|US8961493||Apr 1, 2011||Feb 24, 2015||Applied Medical Resources Corporation||Surgical access apparatus and method|
|US8979882||Jul 21, 2009||Mar 17, 2015||Arstasis, Inc.||Devices, methods, and kits for forming tracts in tissue|
|US8992547||Mar 21, 2012||Mar 31, 2015||Ethicon Endo-Surgery, Inc.||Methods and devices for creating tissue plications|
|US9039637||Mar 13, 2013||May 26, 2015||Cook Medical Technologies Llc||Flexible cytology coil|
|US9095330||Mar 13, 2013||Aug 4, 2015||Cook Medical Technologies Llc||Perforated tube for cell collection|
|US9113866||Dec 15, 2011||Aug 25, 2015||Ethicon Endo-Surgery, Inc.||Devices and methods for endoluminal plication|
|US9113867||Dec 15, 2011||Aug 25, 2015||Ethicon Endo-Surgery, Inc.||Devices and methods for endoluminal plication|
|US9113868||Dec 15, 2011||Aug 25, 2015||Ethicon Endo-Surgery, Inc.||Devices and methods for endoluminal plication|
|US9113879||Dec 15, 2011||Aug 25, 2015||Ethicon Endo-Surgery, Inc.||Devices and methods for endoluminal plication|
|US9119609||Mar 13, 2013||Sep 1, 2015||Cook Medical Technologies Llc||Rotating cell collection device|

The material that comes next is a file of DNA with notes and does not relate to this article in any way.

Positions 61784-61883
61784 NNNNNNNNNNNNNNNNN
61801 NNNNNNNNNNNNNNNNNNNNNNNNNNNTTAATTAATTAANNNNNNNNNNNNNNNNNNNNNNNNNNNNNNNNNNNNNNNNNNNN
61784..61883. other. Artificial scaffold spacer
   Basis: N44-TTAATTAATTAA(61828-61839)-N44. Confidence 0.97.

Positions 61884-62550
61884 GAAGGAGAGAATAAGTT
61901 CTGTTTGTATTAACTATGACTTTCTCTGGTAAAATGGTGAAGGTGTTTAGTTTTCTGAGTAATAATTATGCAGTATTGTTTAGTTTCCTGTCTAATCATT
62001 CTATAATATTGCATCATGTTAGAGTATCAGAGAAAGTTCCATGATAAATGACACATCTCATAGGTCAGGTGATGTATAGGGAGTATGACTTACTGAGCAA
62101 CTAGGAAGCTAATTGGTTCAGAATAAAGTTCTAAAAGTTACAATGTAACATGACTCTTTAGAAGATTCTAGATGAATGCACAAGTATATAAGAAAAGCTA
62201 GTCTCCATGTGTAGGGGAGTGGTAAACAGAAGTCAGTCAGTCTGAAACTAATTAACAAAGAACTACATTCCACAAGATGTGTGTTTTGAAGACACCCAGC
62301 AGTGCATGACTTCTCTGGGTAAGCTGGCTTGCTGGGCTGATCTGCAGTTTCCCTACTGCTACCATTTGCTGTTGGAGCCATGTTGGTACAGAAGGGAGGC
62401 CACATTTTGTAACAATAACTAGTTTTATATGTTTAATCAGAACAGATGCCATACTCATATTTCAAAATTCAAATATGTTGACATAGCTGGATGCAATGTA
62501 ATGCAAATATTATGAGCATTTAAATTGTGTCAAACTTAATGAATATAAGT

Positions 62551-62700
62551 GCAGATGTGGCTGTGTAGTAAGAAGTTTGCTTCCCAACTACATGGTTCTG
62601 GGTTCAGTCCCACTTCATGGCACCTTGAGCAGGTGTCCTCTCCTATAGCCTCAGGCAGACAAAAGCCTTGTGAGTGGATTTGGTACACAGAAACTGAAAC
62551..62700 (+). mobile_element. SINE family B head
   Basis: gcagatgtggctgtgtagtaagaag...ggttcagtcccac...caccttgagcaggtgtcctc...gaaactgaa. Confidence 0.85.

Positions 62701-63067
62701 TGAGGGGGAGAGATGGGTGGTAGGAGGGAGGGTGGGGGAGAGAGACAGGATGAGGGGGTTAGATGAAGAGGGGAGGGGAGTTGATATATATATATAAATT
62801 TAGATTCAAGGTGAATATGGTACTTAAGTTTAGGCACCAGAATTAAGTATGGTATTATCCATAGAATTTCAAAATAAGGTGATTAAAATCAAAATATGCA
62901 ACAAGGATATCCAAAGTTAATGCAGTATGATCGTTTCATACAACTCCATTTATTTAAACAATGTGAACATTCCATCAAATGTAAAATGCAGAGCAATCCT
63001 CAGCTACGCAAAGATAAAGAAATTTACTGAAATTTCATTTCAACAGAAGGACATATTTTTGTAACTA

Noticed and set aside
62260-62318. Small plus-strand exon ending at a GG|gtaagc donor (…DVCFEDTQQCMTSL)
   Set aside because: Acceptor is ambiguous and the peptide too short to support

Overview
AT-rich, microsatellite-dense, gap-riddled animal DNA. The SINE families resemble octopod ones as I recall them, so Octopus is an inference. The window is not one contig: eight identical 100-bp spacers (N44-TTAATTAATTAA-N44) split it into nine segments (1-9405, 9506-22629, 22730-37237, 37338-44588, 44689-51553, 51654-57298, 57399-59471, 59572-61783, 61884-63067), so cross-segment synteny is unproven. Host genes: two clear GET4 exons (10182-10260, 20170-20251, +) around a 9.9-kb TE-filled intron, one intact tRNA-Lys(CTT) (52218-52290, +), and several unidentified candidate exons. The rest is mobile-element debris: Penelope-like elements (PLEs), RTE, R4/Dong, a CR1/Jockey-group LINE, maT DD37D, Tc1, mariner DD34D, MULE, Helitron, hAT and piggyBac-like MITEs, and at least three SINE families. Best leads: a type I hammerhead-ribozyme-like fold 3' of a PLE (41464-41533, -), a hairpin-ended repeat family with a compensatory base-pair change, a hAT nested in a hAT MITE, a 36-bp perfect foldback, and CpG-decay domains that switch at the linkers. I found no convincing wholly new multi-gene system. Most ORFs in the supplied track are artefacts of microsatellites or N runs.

|US9119615||Dec 15, 2011||Sep 1, 2015||Ethicon Endo-Surgery, Inc.||Devices and methods for endoluminal plication|
|US9155558||Jan 23, 2012||Oct 13, 2015||Applied Medical Resources Corporation||Insufflating optical surgical instrument|
|US9173657||Dec 15, 2011||Nov 3, 2015||Ethicon Endo-Surgery, Inc.||Devices and methods for endoluminal plication|
|US9254125||Dec 23, 2013||Feb 9, 2016||Applied Medical Resources Corporation||Bladeless obturator|
|US9254148||May 2, 2012||Feb 9, 2016||Applied Medical Resources Corporation||Low-profile surgical universal access port|
|US9265899||Jan 26, 2009||Feb 23, 2016||Applied Medical Resources Corporation||Insufflating access system|
|US9314266||Aug 8, 2013||Apr 19, 2016||Applied Medical Resources Corporation||First-entry trocar system|
|US9320502||Mar 12, 2013||Apr 26, 2016||Cook Medical Technologies Llc||Cytology balloon|
|US20050159647 *||Feb 18, 2005||Jul 21, 2005||Applied Medical Resources Corporation||Surgical access apparatus and method|
|US20060089527 *||Nov 9, 2005||Apr 27, 2006||Frank Doll||Surgical instrument system|
|US20060217681 *||May 17, 2006||Sep 28, 2006||Applied Medical Resources Corporation||Surgical access apparatus and method|
|US20070027454 *||Oct 6, 2006||Feb 1, 2007||Modesitt D B||Access and closure device and method|
|US20070027455 *||Oct 6, 2006||Feb 1, 2007||Modesitt D B||Access and closure device and method|
|US20070032803 *||Oct 6, 2006||Feb 8, 2007||Modesitt D B||Access and closure device and method|
|US20070032804 *||Oct 6, 2006||Feb 8, 2007||Modesitt D B||Access and closure device and method|
|US20070073326 *||Sep 26, 2005||Mar 29, 2007||Miller Michael E||Rotating surgical cutter|
|US20080039880 *||Aug 10, 2006||Feb 14, 2008||Nohilly Martin J||Cutting blade for morcellator|